Potomac River and District Get Environmental Praise

Canoeists paddle on the B-minus waters of the Potomac River. | Courtesy Potomac Conservancy.

The Potomac River got its best report card yet, a B minus, as it continued to improve its grade in the Potomac Conservancy’s biennial State of the Nation’s River reports. In 2013, it got a C, and in 2011, a D.

After decades of decline, shad, white perch and other common game fish are on the rebound; more people are spending their outdoor activities on or near the river by fishing, using water access trails and taking advantage of state parks on the river; and the top three pollutants are on the decline. According to the report, the Potomac River is on its way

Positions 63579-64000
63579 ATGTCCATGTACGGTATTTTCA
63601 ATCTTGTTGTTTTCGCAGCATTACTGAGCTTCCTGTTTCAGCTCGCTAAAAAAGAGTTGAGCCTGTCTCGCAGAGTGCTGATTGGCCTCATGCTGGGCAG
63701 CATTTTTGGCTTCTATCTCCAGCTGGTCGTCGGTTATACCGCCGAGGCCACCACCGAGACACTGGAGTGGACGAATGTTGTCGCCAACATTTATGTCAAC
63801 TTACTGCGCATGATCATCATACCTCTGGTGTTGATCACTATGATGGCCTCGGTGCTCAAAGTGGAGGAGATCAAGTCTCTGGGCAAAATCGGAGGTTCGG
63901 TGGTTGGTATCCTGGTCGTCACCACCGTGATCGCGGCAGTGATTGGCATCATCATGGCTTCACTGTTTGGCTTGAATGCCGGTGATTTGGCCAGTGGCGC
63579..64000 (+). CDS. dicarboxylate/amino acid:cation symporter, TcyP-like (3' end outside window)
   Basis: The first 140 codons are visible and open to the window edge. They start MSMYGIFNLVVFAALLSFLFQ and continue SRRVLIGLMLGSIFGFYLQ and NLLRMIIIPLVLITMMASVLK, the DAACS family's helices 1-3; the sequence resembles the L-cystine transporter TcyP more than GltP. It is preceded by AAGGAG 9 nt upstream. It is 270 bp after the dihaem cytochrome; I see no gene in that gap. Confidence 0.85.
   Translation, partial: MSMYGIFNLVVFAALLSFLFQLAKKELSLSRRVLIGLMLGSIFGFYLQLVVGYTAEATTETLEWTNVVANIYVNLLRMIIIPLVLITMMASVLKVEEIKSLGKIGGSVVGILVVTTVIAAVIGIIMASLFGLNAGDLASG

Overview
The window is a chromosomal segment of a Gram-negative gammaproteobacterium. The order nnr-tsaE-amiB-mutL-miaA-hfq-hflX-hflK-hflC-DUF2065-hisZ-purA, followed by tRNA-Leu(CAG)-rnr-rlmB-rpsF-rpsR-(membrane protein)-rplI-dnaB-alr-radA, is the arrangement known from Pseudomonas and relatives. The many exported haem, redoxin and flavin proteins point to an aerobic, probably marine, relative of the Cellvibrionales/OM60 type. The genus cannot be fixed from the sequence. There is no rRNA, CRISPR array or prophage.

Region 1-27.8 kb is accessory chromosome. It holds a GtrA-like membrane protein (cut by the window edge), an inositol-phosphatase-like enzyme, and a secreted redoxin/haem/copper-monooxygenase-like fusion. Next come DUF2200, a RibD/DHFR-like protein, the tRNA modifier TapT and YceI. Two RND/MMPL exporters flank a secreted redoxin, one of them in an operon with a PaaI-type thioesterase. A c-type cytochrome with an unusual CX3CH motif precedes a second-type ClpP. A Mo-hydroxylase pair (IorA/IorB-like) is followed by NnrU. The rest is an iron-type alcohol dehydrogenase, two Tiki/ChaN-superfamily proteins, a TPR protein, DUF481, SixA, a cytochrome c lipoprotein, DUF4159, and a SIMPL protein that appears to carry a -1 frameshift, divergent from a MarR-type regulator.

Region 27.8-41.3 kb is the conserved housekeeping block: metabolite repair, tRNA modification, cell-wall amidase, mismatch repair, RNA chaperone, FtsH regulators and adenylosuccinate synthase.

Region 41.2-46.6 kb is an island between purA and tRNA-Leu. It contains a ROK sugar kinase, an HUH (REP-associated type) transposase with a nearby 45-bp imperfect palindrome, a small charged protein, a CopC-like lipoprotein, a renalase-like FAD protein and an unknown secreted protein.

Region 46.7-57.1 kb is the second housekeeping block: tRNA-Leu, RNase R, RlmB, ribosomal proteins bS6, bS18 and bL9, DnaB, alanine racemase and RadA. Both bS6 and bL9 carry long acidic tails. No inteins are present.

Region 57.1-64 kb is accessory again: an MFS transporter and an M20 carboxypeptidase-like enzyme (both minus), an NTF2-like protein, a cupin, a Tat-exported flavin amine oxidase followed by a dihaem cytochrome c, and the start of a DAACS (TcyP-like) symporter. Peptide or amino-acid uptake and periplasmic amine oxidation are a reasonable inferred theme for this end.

to recovery.

“But the Potomac is not in the clear yet,” says Potomac Conservancy President Hedrick Belin. Pollution from urban runoff into the river is rising, blue catfish and snakeheads are invading the waters and underwater grasses, habitat and water clarity are recovering slowly, according to the report.

Washington, D.C., also received accolades, coming in for the second year in a row at the top of the Environment Protection Agency’s 2016 Top Cities list, which ranks metropolitan areas according to the number of buildings earning Energy Star certification. An Energy Star building must outperform 75 percent of similar buildings nationwide, according to a statement by the D.C. Department of Energy and Environment.

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